Letter from the Editor-in-Chief

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Jessica Berns has twenty years international experience, primarily working on issues of social inclusion, peacebuilding, governance, and anti-corruption. The majority of her work has taken place within the NGO sector. Her areas of expertise include strategic planning, program design and implementation, partnership development, and strategic communications. In 2011 she founded Jessica Berns Consulting, where she provides non-profit organizations, academic institutions, and philanthropists with customized guidance, directional support, and project management. Jessica works with clients to develop strategies, ignite programs, create communications platforms, and convene networks. She tweets from @jessicabberns. 4

Dear Reader,

As we finalize this issue of Building Peace, it feels as though the world is in greater need than ever of approaches to heal stark political divides, remedy glaring social and economic inequalities, and solve critical health and environmental challenges. As I write, international head lines express increasing urgency about the deaths in Gaza and Israel, the governance challenges exacerbating the Ebola crisis in West Africa, and the extreme violence across Central America forcing caretakers to send children unaccompanied and undocumented to the United States. This issue doesn’t have all the answers to the current violence raging around the globe, but it highlights the trends that will drive the conflicts of tomorrow and sets out creative peacebuilding and human security responses to those threats.

The Building Peace team conferred with experts from around the world to identify the types of conflicts that will become increasingly prevalent in the coming decade. Among these key leaders was Sundeep Waslekar, founder of Strategic Foresight Group. In his thought-provoking article, Waslekar provides a framework called 4-G, which categorizes the future of peace and conflict through the lenses of growth, governance, God, and geopolitics. Expanding on the insights of Waslekar and our other international authors, this issue of Building Peace calls out three specific conflict trends that demand our attention:

  1. Illicit economic activity
  2. Competition over natural resources
  3. Lack of state legitimacy

The articles in this issue provide a guide to understanding, probing, and predicting world events. It is natural to feel despair when following the news today as headlines continue to highlight escalating conflicts and crises across the globe. But what if we can turn despair into knowledge, action, and prevention? Our authors share key informa­tion and analysis that can help us navigate the future of peace and conflict. They tell stories that weave the conflicts of today and yesterday into visions of conflicts of the future, but they also point toward hope. Indeed, in the act of identifying conflict trends and documenting local prevention efforts, our authors trace the outlines of a path to a more peaceful future. In this issue, we high light the promise of technology (Puig), consider what a peacebuilding lens can contribute to crime prevention (Banfield), and are encouraged by a security expert to consider peace as a “transcendental destination” (Arquilla).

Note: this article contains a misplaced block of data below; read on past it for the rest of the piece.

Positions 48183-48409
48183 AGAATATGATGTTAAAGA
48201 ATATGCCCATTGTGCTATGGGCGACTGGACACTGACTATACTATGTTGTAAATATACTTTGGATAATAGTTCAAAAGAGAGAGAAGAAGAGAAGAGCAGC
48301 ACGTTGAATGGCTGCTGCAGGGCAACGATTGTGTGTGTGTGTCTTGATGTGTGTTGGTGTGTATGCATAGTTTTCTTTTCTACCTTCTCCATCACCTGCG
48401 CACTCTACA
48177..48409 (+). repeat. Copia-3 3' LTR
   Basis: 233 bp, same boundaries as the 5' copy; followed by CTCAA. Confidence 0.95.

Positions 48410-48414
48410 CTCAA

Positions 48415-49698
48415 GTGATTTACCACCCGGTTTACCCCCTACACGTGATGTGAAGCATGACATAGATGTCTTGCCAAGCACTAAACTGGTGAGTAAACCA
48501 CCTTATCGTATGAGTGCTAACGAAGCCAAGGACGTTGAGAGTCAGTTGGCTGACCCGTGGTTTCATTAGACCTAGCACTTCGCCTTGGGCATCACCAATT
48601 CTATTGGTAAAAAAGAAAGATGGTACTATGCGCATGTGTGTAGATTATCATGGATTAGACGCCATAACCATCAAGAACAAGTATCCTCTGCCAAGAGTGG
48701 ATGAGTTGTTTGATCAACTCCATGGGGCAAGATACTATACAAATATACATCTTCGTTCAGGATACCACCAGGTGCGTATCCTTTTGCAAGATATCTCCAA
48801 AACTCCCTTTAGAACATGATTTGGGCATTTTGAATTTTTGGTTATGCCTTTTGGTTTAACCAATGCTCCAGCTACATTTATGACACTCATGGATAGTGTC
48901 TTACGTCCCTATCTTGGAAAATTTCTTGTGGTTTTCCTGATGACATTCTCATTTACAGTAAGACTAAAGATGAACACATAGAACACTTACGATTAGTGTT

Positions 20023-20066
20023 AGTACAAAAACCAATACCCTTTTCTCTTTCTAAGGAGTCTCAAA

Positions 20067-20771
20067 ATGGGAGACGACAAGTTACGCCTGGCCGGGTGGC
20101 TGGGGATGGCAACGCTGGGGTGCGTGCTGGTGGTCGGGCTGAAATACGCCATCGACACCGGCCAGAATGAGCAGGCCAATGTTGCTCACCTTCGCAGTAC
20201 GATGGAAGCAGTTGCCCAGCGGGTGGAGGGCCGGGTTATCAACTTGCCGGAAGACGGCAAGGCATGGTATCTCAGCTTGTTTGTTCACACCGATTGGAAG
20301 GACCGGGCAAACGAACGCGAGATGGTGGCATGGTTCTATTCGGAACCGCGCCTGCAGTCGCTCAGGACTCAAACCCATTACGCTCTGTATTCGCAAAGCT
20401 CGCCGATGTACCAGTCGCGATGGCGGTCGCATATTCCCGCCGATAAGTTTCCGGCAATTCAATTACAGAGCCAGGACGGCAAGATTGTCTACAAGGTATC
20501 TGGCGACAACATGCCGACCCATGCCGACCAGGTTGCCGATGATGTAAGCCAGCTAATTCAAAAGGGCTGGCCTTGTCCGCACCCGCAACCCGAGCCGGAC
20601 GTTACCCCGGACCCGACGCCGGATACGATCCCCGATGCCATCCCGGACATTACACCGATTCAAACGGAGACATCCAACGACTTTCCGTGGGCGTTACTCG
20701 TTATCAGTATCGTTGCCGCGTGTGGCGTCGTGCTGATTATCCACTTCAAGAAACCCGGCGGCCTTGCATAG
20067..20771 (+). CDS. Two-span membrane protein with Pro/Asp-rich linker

As D’Esposito and Martin suggest, global citizens like you are increasingly aware of their role in international dynamics: “Whether we produce or buy a wedding ring or a cell phone, society wants to know that no harm was done and that our purchases contribute to peace and development.” We know you will appreciate the exploration in their article and the accompanying one by Loch of Motorola Solutions in which our authors envision a peacebuilding model that involves government, private sector, and local actors “taking the conflict out of conflict minerals.”

While competition over natural resources deserves an entire issue of Building Peace, our focus here is specifically on water and minerals as a means of providing a look at one sub-sector, its challenges, and perhaps some solutions. The conversation around technology is also sweeping in scope, which is why we are devoting our March 2015 issue to the topic. Inside these pages is an illustration of the promise of peacebuilding technology — Wise and Mukhtar describe the way basic but powerful cell phone technology is preventing violence in rural South Sudan.

The purpose of issue four of Building Peace is to equip you, our readers, with knowledge, analysis, and first-hand perspectives that we can convert into action today. The conflict trends of tomorrow that our authors address are relevant now, but will become even more significant with time. Consider the articles in this issue of Building Peace an agenda that all of us can pursue. In the midst of conflict, inequity, and failed states, there are solutions, small and big, but they depend on our knowledge and commitment combined with human, financial, and technological resources. We welcome your feedback and comments on these exciting ideas and look forward to engaging with you.


Jessica Berns

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